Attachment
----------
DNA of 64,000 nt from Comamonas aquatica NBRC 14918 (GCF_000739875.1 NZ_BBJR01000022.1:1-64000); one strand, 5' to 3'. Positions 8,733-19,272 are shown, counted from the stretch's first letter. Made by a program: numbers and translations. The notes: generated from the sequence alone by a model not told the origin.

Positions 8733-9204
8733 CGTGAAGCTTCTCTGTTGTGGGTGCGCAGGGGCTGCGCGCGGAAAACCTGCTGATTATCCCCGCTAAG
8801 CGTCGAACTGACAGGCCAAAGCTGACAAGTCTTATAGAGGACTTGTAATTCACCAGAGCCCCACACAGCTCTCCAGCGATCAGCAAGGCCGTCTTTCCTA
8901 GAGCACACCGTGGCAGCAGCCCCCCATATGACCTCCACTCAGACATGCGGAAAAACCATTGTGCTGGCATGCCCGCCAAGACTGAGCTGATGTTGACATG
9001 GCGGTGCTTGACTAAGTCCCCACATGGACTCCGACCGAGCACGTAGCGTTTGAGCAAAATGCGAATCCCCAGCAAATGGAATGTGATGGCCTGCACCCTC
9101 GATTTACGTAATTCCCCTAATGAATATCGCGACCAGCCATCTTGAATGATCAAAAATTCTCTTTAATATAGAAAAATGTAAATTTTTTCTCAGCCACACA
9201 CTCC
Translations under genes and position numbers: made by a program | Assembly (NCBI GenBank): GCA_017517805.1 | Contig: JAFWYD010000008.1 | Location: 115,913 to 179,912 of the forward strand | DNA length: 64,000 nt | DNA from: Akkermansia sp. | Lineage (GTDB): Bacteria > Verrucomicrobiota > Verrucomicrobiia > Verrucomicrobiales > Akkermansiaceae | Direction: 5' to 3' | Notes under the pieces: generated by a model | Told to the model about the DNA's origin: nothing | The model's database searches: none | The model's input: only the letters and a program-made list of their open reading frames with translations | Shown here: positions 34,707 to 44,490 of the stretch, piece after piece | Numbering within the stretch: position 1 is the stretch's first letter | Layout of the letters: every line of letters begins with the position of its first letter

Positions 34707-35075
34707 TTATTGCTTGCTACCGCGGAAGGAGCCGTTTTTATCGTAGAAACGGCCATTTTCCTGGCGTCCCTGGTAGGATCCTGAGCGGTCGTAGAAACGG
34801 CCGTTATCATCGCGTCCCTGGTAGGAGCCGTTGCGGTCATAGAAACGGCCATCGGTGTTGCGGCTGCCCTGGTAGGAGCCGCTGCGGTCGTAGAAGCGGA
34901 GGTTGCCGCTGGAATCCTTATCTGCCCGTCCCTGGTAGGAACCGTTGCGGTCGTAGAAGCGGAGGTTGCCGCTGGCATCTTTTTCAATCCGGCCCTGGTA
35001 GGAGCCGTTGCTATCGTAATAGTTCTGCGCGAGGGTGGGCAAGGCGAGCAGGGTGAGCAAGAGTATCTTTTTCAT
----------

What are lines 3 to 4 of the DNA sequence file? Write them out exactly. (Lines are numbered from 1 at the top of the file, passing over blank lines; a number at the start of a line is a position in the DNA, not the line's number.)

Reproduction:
8733 CGTGAAGCTTCTCTGTTGTGGGTGCGCAGGGGCTGCGCGCGGAAAACCTGCTGATTATCCCCGCTAAG
8801 CGTCGAACTGACAGGCCAAAGCTGACAAGTCTTATAGAGGACTTGTAATTCACCAGAGCCCCACACAGCTCTCCAGCGATCAGCAAGGCCGTCTTTCCTA